I have been a Civilization diehard fanboy since Civ2. I played Civ1, but I just couldn’t handle how nasty it looked. Civ2 was the first to be accessible enough to keep me entertained, and boy did it. Since my discovery of Civ2, I probably logged two full years of gameplay between Civ2, 3 and 4 and I loved them all. I am telling you this to demonstrate how much I wanted to love Civ5.
I have been eagerly waiting for the game’s release since I heard rumors of it’s development. Then it was released for PC and not for Mac and I was devastated, I waiting even longer for it to finally be released for Mac. Now I have it, and I played it, and I tried my best to love it, but the game let me down in every respect. All the innovations are let downs, some positive changes that were made in Civ4 (for the better) were reversed, the tactical AI is about ten steps back. It’s hard to believe the game was even released this bad. I don’t want to be vague. Let’s sink our teeth in to the details of how horrible the game design and programming really is.
It’s generally good game design to reward players for playing well. You tell a player to do something, and if that player does it he should reap rewards. If he does it well he should be rewarded more. These rewards should be the what drives the game, they are there to encourage the player to continue. Civilization 5 seems to take the opposite policy. It puts forth obstacles, and then punishes you for overcoming them. Also all of the things you enjoyed about civilization games before you no longer get to enjoy here. Lets look at the things that used to be fun, and I will explain why they are not fun in this game.
Prospecting and Exploring for New City Locations
It used to be fun to explore your surroundings and find juicy city locations. Then you need to race all your neighbors to those locations to grab them up as fast as you can. Well those days are gone. There are no juicy city locations in this game. You want to build your cities near luxury resources because they help generate happiness to your empire, but they hardly do anything for the actual city. Remember in Civilization 4 if you started with gems in your home town the huge smile that would creep across your face? Putting a mine on gems would give you a hammer and five gold turing that hill into a powerhouse tile! Well gems in Civ5 with a mine on them generate… I don’t even know something like four gold? Nothing to write home about. You can build cities pretty much anywhere and they will be about the same. Even things like cows or wheat which used to be spectacular tiles are just “meh” in Civ5.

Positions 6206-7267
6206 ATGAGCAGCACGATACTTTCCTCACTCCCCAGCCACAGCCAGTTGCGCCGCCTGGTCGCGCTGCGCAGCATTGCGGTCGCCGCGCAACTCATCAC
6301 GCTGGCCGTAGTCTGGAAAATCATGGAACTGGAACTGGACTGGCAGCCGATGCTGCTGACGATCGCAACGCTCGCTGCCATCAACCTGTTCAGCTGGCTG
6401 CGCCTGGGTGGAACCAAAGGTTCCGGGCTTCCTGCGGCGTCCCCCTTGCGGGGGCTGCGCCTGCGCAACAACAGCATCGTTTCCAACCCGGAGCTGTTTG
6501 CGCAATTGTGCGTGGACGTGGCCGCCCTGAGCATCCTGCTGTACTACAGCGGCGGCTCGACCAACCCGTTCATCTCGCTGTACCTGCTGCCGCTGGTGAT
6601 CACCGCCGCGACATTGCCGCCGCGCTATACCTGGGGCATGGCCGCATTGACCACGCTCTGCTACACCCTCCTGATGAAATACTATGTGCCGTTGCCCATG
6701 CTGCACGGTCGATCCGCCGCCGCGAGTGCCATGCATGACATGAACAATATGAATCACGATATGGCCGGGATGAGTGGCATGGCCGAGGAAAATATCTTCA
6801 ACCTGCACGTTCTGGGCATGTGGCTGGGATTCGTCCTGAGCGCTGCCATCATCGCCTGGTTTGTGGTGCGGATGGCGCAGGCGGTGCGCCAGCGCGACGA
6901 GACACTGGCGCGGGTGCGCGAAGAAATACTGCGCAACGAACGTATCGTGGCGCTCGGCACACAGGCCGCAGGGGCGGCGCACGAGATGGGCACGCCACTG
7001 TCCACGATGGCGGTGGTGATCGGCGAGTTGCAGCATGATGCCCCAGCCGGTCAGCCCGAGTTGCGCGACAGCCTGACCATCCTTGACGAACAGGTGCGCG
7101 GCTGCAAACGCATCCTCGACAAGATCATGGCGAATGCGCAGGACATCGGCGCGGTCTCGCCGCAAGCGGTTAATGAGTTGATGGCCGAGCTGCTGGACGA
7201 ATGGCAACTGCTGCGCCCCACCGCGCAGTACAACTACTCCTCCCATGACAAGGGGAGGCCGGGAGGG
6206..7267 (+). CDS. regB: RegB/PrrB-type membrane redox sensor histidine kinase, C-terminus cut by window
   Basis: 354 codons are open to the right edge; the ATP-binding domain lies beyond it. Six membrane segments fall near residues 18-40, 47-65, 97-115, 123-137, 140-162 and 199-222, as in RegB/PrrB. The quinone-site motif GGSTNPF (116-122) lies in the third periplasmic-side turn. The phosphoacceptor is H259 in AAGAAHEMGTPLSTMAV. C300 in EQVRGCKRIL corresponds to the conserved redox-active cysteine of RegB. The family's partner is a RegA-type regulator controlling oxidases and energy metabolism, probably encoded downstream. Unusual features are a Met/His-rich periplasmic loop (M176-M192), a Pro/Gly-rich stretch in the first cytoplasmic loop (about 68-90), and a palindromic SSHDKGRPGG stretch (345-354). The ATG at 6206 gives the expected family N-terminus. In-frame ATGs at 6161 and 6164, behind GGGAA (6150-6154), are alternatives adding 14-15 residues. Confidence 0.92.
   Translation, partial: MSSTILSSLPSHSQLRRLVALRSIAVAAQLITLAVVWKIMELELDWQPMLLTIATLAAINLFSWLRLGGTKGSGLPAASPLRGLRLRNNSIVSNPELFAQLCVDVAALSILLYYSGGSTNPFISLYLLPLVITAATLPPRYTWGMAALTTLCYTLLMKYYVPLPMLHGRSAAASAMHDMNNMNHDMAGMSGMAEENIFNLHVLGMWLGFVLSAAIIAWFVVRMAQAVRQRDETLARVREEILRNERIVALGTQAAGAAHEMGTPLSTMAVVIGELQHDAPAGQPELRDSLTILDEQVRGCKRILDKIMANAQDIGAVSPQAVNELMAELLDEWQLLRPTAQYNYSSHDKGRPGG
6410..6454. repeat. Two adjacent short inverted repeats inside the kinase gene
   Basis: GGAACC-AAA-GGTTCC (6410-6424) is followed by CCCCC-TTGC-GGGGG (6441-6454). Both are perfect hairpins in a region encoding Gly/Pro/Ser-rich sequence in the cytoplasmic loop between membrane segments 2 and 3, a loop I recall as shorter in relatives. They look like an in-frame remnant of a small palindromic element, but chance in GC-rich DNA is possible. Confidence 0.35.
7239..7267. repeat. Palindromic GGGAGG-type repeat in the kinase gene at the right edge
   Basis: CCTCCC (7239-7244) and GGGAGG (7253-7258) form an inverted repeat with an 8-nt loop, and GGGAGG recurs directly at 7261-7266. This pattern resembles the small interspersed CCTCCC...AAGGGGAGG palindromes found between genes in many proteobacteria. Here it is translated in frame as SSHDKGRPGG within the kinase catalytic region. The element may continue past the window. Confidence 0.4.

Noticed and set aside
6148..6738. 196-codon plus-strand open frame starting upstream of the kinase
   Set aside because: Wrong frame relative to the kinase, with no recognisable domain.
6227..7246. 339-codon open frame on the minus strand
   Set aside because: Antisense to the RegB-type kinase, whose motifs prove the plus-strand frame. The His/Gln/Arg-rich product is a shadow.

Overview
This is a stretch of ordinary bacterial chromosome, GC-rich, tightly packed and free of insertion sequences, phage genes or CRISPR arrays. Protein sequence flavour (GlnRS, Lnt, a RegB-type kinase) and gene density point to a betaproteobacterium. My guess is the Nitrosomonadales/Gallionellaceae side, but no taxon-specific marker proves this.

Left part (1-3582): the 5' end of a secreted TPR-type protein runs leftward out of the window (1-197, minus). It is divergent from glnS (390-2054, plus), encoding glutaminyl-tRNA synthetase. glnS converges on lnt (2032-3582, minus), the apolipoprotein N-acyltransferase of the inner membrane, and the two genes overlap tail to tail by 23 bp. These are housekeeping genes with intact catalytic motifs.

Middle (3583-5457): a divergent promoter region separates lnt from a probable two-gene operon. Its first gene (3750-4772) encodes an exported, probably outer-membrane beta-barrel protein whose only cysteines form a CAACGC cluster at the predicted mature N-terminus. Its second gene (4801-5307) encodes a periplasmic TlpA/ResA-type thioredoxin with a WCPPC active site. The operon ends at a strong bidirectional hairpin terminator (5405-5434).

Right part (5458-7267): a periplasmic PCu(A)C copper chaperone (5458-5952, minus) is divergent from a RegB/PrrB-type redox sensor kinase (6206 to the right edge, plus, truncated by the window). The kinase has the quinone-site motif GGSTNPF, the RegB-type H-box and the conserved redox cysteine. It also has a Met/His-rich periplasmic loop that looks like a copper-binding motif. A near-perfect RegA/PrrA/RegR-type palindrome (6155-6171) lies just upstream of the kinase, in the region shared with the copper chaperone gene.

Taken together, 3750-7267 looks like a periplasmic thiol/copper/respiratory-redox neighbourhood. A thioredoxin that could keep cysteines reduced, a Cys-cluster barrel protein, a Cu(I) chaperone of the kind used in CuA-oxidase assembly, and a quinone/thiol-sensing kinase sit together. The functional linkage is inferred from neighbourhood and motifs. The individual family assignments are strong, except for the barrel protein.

Building New Cities
Building cities sucks. When you build a city you suffer several hinderances. The amount of happiness needed to enter a golden age increases meaning it takes longer between golden ages. The amount of culture needed to adopt a cultural policy increases. Your happiness decreases by two, and an additional one for each population the city births. Also there are wonders called National Wonders which are kinda like super buildings, like a super library, or super barracks. To build these wonders you need to build a barrack in every city. So the more cities you have the more buildings you need to make. Some of the time these buildings will be totally useless, but they will still cost you upkeep! So building more cities requires you to build more of these dumb buildings in order to make national wonders. I bet you can’t wait to get started! Of course a city is an investment and eventually (and I mean WAY down the road) a city will actually bring a return on all of those things it originally hinders. In the early game you only have one option for happiness, and that is luxuries. If you are fortunate enough to start next to luxuries then you can expand to four or even five cities before suffering. Later once your cities have any kind of production power, when you aren’t to busy building a military units or a wonders, you can build happiness buildings. But they will probably take 20+ turns to build. With each new city you are going to have to build a colosseum in it eventually, and it’s going to take way too long.
Improving Existing Cities
So building cities sucks, maybe it’s fun to grow existing cities? Not really. Your cities make such a pathetic number of hammers that it always takes forever to build anything. All the buildings scale with your production too, so it never seems to get any better. Gone are the days when you can spit out tanks each turn out of your powerhouse cities. As a matter of fact powerhouse cities are gone altogether. You can no longer specialize your cities, you simply have a city that has terrible production or a city that has average production, like I said there is nothing to get excited about. Let me also add how painfully slow city growth is. It takes ages to make a city large, and as city grows it generates more unhappiness for you to deal with (although this is typical of civilizations games so it’s a minor complaint) but doesn’t really give much back because of the sad tile yields.
Building tile improvements is mind numbing. You can build four: mine, farm, lumber mill and trade post. A mine adds one hammer, a farm one food, a mill one hammer and a trade post adds two gold. That’s it. Everything just adds one. Sure you can build stables, vineyards and quarries on whatever resource requires them, but they aren’t any better than a farm or a mine. For the first time, there isn’t really a reason not to automate your workers. You make no choices in how to develop your tiles (other than order of course) build a mine on all hills, farm on all river grasslands, and trade posts anytime you don’t know what to do. Or you can just build trade posts I guess.
I guess the Fraxis team decided that roads where overpowered in every previous Civ game and decided to make them worse. Now every tile of road costs you one gold per turn. That as much as some buildings cost. You better really think hard before making any roads because they are going to cost you for the rest of the game. When you connect two cities with a road you get trade route money which makes up for the cost of the roads I guess, but you can’t just put roads on everything like you used to. This took me a long time to get accustomed to, but then I thought “Well this isn’t so bad.” Later I realized how bad it was. Because of the new one unit per tile system moving and positioning an army is more important than ever. Without a road on every tile your army is doomed to getting clogged up and out of position. Which actually hurts you a bunch when you are on the defense. The person attacking you will probably already be organized outside your border. The defender now can’t get into a defensive stance because he only has one road and eight units. Where roads really overpowered? Do I really need to be punished for making lots of roads? Why don’t mines or farms cost money if roads do? You no longer need to build roads all over the place, so before you know it your workers all have nothing to do. Might as well use them to bait terrible AI moves in combat